Ramifications of Criminal Justice and Bond Reform
Daniel Musterman was a devoted son and caretaker to his 87-year-old mother who suffered from Alzheimer’s. Caitlynne Rose was a young mother and was 8 months pregnant. Gregory Brooks had a wonderful sense of humor but he prided himself in taking his education seriously and was proud to be one of the first in his family to go to college. Reginald Larry was on his way to his Grandmother’s house when he stopped to get a drink at a corner store.
What do Daniel, Caitlynne, Gregory and Reginald have in common? All four of them were murdered. The suspects were all released on multiple bonds by Harris County Judges in the past year. And sadly, there are many more.
Crime Stoppers of Houston wants to be perfectly clear: We support Misdemeanor Bond Reform. We recognize and support the need for Criminal Justice Reform. What we don’t support is when public safety is placed at a higher risk when career habitual offenders are continuously released back to the community despite being charged with multiple violent crimes.
In another disturbing note, Crime Stoppers has had to issue rewards on suspects charged with crimes after they have been released on multiple bonds.
Misdemeanor Judges are bound by a Federal Court ruling basically removing cash bail for most misdemeanor charges. District Judges who handle felony cases are not. When a defendant out on felony bond is arrested on a new felony charge, the judge then has discretion whether or not to revoke the original bond or grant him/her a new bond giving them the chance to return to the community once again.
From our perspective, that’s the crux of the problem. Time and time again, we’re seeing the same defendants released on multiple bonds, continually being arrested for additional felony crimes and yet are still getting out of jail on new bonds.
What’s the problem with that? Ask the families of Daniel, Caitlynne, Gregory and Reginald and many others whose loved ones have been murdered by defendants out on multiple bonds, people who have shown their propensity to thumb their nose at the law
The last statistical data I received six months ago from local law enforcement officials indicate over 4,000 defendants have been granted bonds for violent and sexually related offenses.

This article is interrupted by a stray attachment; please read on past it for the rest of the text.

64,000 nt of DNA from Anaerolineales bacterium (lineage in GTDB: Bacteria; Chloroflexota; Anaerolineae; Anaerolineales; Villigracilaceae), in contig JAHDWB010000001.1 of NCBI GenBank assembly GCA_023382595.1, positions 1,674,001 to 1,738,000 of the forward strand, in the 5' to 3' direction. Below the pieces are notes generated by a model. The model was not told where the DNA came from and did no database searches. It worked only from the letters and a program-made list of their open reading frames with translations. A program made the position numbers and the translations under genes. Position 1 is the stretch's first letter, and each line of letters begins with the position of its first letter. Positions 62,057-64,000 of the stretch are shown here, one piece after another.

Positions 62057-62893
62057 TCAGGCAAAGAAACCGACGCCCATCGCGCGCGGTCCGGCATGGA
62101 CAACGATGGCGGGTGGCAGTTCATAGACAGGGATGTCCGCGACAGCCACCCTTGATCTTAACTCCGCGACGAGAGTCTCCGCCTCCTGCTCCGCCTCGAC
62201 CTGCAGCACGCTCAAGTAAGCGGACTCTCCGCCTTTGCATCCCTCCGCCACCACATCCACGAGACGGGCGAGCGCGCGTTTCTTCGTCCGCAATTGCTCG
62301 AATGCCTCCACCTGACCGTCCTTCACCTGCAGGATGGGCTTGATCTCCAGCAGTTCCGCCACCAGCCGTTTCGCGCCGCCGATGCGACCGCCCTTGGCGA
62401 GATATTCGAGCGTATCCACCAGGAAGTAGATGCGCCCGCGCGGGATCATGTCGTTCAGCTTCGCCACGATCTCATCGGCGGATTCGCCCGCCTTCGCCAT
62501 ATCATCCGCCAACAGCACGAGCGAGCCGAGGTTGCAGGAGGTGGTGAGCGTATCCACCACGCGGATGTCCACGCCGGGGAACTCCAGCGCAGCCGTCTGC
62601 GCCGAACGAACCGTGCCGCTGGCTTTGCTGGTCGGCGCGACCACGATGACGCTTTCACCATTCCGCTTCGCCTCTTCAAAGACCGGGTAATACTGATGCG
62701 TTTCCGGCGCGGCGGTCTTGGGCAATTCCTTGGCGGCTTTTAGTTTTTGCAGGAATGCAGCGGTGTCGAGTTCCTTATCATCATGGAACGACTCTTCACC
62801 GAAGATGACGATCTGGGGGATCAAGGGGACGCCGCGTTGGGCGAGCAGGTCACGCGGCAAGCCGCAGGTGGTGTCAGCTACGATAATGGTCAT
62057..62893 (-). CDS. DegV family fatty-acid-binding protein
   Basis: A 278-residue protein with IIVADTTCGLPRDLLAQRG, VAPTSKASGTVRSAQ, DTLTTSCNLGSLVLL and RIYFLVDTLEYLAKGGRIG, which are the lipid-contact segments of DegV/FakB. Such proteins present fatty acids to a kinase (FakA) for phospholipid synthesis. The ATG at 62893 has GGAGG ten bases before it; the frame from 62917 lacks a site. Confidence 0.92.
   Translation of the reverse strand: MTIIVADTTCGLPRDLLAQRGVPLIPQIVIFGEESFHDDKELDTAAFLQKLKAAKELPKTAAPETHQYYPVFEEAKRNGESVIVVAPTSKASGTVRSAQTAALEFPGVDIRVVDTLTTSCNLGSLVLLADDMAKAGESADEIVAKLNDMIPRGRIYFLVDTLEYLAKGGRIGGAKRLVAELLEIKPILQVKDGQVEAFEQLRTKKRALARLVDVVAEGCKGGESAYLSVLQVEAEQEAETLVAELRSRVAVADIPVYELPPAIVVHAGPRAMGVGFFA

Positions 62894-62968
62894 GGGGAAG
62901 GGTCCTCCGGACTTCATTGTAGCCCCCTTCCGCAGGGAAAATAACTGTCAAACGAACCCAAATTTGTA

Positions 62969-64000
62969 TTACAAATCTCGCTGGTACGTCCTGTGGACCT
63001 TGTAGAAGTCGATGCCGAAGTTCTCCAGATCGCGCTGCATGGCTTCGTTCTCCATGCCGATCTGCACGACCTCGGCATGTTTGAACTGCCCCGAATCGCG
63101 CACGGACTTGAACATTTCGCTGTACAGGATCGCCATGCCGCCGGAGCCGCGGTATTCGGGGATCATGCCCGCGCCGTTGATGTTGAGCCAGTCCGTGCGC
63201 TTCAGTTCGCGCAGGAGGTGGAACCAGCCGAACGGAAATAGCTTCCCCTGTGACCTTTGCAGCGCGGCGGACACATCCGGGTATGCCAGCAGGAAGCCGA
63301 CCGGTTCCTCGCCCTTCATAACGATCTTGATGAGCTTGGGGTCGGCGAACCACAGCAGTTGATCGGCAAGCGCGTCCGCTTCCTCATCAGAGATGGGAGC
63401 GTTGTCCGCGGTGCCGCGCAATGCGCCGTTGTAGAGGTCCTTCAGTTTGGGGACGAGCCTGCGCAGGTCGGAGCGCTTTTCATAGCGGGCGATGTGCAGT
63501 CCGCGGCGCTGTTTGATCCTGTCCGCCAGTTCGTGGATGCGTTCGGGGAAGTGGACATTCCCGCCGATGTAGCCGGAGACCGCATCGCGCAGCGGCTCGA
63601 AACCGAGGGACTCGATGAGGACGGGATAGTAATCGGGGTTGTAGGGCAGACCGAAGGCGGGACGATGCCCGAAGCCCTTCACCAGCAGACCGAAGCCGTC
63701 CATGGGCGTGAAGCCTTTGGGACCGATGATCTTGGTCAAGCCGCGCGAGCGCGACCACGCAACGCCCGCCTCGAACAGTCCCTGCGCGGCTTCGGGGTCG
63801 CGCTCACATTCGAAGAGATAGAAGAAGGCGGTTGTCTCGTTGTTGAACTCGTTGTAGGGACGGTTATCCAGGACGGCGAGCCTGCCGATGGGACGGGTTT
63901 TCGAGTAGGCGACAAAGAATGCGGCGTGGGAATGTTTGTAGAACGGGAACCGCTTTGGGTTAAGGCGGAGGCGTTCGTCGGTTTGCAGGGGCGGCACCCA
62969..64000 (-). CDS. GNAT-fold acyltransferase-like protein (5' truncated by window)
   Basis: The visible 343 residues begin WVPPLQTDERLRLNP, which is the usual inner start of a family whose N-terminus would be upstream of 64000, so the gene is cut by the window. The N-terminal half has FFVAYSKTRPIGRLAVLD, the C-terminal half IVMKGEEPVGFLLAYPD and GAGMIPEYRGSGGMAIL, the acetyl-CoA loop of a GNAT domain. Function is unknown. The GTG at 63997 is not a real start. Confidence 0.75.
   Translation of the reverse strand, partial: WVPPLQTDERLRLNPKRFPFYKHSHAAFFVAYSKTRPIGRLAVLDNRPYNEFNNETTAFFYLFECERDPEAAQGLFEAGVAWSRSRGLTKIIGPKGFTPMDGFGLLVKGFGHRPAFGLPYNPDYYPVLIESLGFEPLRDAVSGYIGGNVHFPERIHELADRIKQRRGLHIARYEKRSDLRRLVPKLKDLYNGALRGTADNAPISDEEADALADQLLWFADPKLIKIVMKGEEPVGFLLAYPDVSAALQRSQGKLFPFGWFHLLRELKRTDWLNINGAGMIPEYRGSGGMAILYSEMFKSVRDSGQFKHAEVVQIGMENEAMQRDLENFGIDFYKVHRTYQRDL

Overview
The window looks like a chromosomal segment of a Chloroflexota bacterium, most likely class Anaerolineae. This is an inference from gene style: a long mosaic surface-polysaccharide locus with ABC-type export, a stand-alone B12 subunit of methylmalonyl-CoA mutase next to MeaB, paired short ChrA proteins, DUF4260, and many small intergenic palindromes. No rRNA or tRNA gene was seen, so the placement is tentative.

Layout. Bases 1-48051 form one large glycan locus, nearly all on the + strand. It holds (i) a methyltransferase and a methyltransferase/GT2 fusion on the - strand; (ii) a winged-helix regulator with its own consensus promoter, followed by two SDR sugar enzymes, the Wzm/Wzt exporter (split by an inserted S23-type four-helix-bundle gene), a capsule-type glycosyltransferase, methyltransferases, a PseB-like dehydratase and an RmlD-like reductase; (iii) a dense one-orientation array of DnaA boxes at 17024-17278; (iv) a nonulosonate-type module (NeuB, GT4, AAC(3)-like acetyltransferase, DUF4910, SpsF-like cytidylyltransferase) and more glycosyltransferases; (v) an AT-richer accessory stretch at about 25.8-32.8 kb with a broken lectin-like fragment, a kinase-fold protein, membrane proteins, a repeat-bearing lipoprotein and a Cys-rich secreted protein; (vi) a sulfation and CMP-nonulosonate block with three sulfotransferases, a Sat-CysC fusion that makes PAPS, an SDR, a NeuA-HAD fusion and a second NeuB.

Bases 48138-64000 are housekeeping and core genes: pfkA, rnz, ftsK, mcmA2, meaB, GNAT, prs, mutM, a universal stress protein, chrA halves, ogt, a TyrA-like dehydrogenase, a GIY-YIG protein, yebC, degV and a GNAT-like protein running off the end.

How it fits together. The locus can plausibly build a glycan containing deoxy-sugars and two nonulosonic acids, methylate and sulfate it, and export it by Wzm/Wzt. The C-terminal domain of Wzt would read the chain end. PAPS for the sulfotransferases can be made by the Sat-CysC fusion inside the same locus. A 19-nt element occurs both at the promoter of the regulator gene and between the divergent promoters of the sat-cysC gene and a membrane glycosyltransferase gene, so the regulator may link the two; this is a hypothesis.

This is of grave concern to Crime Stoppers and leads to a series of questions that deserve answers:
- How many felony defendants are out on repeat multiple bonds and for what types of offenses?
- How many felony defendants are in bond forfeiture and have been declared fugitives?
- How many defendants committed crimes after a Motion to Revoke the original bond was denied?
- How many defendants have actually had their bonds revoked after being charged with another crime while out on bond?
- How many of our citizens have become crime victims as a result of offenders violating their conditions of bond?
The defendant charged with Capital Murder in the slaying of Byron Handy was on Felony Probation and yet managed to be granted three separate bonds for offenses, all involving the use of a firearm. His bond was not revoked and inexplicably was allowed to remain on probation.
The defendant charged with the slaying of Matthew Franklin was out on bond for three charges of Aggravated Robbery with a Deadly Weapon and Aggravated Assault.
The defendant wanted for the murder of Reginald Larry was released on multiple felony bonds including murder and two aggravated assault charges. He was on deferred adjudication while all this occurred, yet was allowed to remain in the community.
The defendant charged with two counts Capital Murder in the deaths of Kevin Kelly and Sylvernia Edwards was out on multiple felony bonds at the time of their killings.
I could go on and on with examples like the above in which our citizens paid the ultimate price for criminal justice and bond reform.
As a victim advocate, it is difficult to explain to families why their loved one was killed. It simply defies logic. What do I tell the family of an 11-year-old boy who was shot by a defendant already out on multiple bonds for murder, evading arrest and unlawfully carrying a weapon? How do I try to put into context what is happening to our criminal justice system to families who are grieving and searching for answers as to why their loved one was murdered?
Public safety is at a higher risk when career habitual offenders are continuously released back to the community. The problem is we have no way of knowing how many offenders fit into this category because Harris County does not keep such vital statistical information.
Everyone who supports criminal justice and bond reform should be demanding to have as much information as possible to determine which measures are working and which are putting the public at risk. All of us who live and work in Harris County should be on the same page on behalf of public safety. Increasing crime rates detrimentally affect all of us. Improving public safety has to be a non-partisan issue.
My mantra as a Victim Advocate for over 28 years is to seek solutions. It would behoove all of us, instead of yelling and screaming about the injustices regarding our criminal justice system it’s time for all of us who have a vested interest in making Harris County safer to get together as a cohesive group and work on positive changes.
Shame on all of us if we fail to take proactive measure to make our community safer: The citizens of Harris County deserve better.
Andy Kahan, Director of Victim Services & Advocacy
Posted byon 5 Aug 2020